1780s - The "Civilization Experiment"
When Europeans and Native Americans came into contact during colonial times, or in the early United States, most Europeans felt their civilization to be superior.
Their solution was to forcibly 'share' their civilization with the Native Americans, so they would adopt European civilization.
This acculturation was originally proposed by George Washington.
First, they would have to convert to Christianity and abandon pagan practices.
They would also have to learn to speak and read English, although there was a small interest in creating a writing and printing system for a few Native languages.
The Native Americans had to adopt monogamous marriage and abandon non-marital sex.
Finally, they had to accept the concept of individual ownership of land and other property.
The "Civilization Experiment" was considered successful with the Cherokee, Chickasaw, Choctaw, Creek (Muscogee), and Seminole, who were considerd the Five Civilized Tribes and had been established as autonomous nations in the southeastern United States.
Trade and intermarriage between the Americans and these Native Nations was becoming common.
Thomas Jefferson's policy was similar to Washington's:
respect the Indians' rights to their homelands, and allow the Five Civilized Tribes to remain east of the Mississippi provided that they adopted behavior and cultural practices that were compatible with those of the European Americans.
Jefferson believed in and promoted a society based on agriculture.
1800s - Greedy Land Buyers and Andrew Jackson
However, wealthy land buyers were seeking to procure the fertile lands that were in possessed by the Native Nations.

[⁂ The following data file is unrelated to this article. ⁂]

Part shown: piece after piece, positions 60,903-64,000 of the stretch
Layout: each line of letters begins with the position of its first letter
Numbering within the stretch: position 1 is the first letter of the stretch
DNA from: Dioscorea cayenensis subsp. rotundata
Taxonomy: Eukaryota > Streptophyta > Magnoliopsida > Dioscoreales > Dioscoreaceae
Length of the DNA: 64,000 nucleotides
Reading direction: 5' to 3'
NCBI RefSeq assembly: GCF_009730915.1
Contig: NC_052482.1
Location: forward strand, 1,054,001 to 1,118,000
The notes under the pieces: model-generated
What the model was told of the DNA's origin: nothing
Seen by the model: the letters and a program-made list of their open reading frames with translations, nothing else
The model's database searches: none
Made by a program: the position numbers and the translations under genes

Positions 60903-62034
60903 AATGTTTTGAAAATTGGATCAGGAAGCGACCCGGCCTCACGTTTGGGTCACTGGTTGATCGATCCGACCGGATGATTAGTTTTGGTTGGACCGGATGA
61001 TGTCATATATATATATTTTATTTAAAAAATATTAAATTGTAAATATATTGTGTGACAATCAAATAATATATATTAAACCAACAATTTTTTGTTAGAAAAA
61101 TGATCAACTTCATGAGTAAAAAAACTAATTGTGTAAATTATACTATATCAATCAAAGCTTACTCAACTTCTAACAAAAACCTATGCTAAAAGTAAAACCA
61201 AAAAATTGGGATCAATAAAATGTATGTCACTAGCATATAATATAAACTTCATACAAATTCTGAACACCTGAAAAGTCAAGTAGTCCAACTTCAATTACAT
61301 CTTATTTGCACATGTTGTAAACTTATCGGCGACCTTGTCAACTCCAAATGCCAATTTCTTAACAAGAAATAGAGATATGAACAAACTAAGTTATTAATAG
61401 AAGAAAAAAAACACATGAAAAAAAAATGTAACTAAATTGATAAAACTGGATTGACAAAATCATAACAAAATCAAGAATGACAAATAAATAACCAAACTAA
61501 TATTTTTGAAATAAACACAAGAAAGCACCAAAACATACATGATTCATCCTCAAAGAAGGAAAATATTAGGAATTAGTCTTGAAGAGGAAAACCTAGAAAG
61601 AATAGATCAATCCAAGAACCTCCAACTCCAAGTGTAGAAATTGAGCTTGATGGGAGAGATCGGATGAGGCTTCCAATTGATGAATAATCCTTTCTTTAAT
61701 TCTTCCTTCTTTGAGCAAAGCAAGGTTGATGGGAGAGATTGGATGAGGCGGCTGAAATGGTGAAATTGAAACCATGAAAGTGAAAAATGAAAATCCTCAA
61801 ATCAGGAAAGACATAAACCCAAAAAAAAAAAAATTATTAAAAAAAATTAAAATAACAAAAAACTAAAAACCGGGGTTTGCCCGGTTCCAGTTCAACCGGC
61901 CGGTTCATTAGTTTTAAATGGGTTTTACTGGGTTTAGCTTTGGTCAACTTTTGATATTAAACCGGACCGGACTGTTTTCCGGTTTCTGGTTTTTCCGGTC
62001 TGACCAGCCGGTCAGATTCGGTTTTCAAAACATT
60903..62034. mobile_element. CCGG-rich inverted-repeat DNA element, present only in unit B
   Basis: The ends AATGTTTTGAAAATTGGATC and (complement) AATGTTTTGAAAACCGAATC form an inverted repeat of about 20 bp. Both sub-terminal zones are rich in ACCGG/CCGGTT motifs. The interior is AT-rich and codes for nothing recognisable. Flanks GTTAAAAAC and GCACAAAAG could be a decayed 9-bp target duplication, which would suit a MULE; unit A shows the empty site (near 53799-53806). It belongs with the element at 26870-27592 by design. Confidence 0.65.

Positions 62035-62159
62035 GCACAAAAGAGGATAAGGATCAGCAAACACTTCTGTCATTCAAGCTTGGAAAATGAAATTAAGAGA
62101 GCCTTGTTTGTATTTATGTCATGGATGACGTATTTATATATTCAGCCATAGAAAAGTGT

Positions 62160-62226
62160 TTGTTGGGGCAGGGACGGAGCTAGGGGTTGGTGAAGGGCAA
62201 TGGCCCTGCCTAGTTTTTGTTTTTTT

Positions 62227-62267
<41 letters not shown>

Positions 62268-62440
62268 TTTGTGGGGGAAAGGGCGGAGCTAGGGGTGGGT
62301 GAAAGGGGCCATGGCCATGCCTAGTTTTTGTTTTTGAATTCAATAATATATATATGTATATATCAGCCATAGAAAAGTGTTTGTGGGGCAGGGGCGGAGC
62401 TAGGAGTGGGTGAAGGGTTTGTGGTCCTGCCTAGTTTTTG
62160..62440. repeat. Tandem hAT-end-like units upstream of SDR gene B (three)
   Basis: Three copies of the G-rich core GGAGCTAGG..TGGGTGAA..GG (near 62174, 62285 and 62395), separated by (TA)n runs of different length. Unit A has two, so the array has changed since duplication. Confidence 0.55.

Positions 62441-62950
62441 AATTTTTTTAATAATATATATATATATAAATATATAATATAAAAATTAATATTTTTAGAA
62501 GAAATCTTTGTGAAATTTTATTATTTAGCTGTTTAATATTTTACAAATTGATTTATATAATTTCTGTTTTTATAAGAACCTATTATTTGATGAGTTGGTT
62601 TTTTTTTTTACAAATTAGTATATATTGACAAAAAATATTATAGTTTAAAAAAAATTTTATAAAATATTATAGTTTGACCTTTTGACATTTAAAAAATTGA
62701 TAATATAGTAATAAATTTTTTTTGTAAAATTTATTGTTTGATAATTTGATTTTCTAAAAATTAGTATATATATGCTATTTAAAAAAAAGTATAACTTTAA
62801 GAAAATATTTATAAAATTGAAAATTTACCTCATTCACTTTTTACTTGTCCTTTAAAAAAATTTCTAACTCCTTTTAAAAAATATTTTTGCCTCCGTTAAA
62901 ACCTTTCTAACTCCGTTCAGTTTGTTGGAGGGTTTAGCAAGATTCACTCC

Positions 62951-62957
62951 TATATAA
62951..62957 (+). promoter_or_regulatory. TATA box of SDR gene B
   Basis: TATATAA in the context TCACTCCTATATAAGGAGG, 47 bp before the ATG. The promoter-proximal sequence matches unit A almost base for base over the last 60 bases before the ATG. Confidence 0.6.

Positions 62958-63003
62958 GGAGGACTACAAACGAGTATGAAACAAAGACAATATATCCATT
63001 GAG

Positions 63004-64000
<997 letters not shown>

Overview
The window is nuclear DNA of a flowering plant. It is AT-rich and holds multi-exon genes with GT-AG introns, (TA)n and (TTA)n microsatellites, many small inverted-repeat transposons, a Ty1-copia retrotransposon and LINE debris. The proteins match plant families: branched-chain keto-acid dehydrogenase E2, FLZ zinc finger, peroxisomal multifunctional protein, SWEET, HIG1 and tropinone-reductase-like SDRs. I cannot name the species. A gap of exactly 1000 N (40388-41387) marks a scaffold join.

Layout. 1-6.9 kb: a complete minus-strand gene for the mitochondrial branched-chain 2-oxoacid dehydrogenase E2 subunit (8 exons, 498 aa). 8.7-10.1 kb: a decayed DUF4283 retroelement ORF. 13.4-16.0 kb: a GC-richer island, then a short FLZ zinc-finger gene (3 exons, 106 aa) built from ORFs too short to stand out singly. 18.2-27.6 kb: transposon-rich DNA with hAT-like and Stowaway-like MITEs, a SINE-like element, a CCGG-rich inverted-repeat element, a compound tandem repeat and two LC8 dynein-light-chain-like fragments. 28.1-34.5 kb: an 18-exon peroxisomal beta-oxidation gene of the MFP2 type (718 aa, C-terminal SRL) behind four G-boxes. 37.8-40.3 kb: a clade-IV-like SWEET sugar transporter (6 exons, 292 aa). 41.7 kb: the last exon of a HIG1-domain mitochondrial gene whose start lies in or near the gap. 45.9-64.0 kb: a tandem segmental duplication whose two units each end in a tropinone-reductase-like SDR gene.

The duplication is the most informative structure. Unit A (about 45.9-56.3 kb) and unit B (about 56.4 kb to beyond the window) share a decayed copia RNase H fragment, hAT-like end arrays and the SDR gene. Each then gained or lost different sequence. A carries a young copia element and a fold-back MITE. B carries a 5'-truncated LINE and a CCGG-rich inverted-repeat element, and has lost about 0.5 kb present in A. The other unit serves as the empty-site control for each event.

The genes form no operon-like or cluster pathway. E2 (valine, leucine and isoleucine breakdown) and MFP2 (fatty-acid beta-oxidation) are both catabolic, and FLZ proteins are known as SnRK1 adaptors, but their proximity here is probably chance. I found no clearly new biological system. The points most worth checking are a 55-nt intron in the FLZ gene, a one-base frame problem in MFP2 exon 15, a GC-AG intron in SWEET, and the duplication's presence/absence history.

This, along with General Andrew Jackson's conflicts against the Seminoles in Spanish controlled Florida, started the First Seminole War, during presidency of James Madison and continued through that of James Monroe.
In the 1823 case of Johnson v. M'Intosh, the United States Supreme Court decided that Indians could occupy and control lands within the United States, but could not hold title to those lands.
However, by 1823, with James Monroe still president, The United States government had already begun "treaties" that would force the Natives to "trade" their land, be removed from the Southeast, and be sent to reservations in the midwest.
Jackson opposed Washington's policy of establishing treaties with Indian tribes as if they were foreign nations. Thus, he believed that the creation of Indian jurisdictions was a violation of state sovereignty under Article IV, Section 3 of the Constitution. Jackson thought that either Indians lands comprised sovereign states (which violated the Constitution) or they were subject to the laws of existing states of the Union. Jackson urged Indians to assimilate and obey state laws and felt that he could only accommodate the desire for Indian self-rule in federal territories, which required resettlement west of the Mississippi River on federal lands.
The Removal Act was strongly supported in the South, especially in Georgia, which was the largest state in 1802 and was involved in a jurisdictional dispute with the Cherokee. President Jackson hoped that removal would resolve the Georgia crisis.
Besides the Five Civilized Tribes, additional tribes affected included: the Wyandot, the Kickapoo, the Potowatomi, the Shawnee, and the Lenape.
1830 - Andrew Jackson and the Indian Removal Act
In 1829, Soon after Jackson the Indian fighter and leader of the Democratic Party became Andrew Jackson, the president of the United States, he pushed through Congress an Indian Removal Act
Andrew Jackson sought to renew the policy for the removal of the Natives from these lands and worked toward enacting a law for Indian removal.
In his 1829 State of the Union address, Jackson called for Indian removal.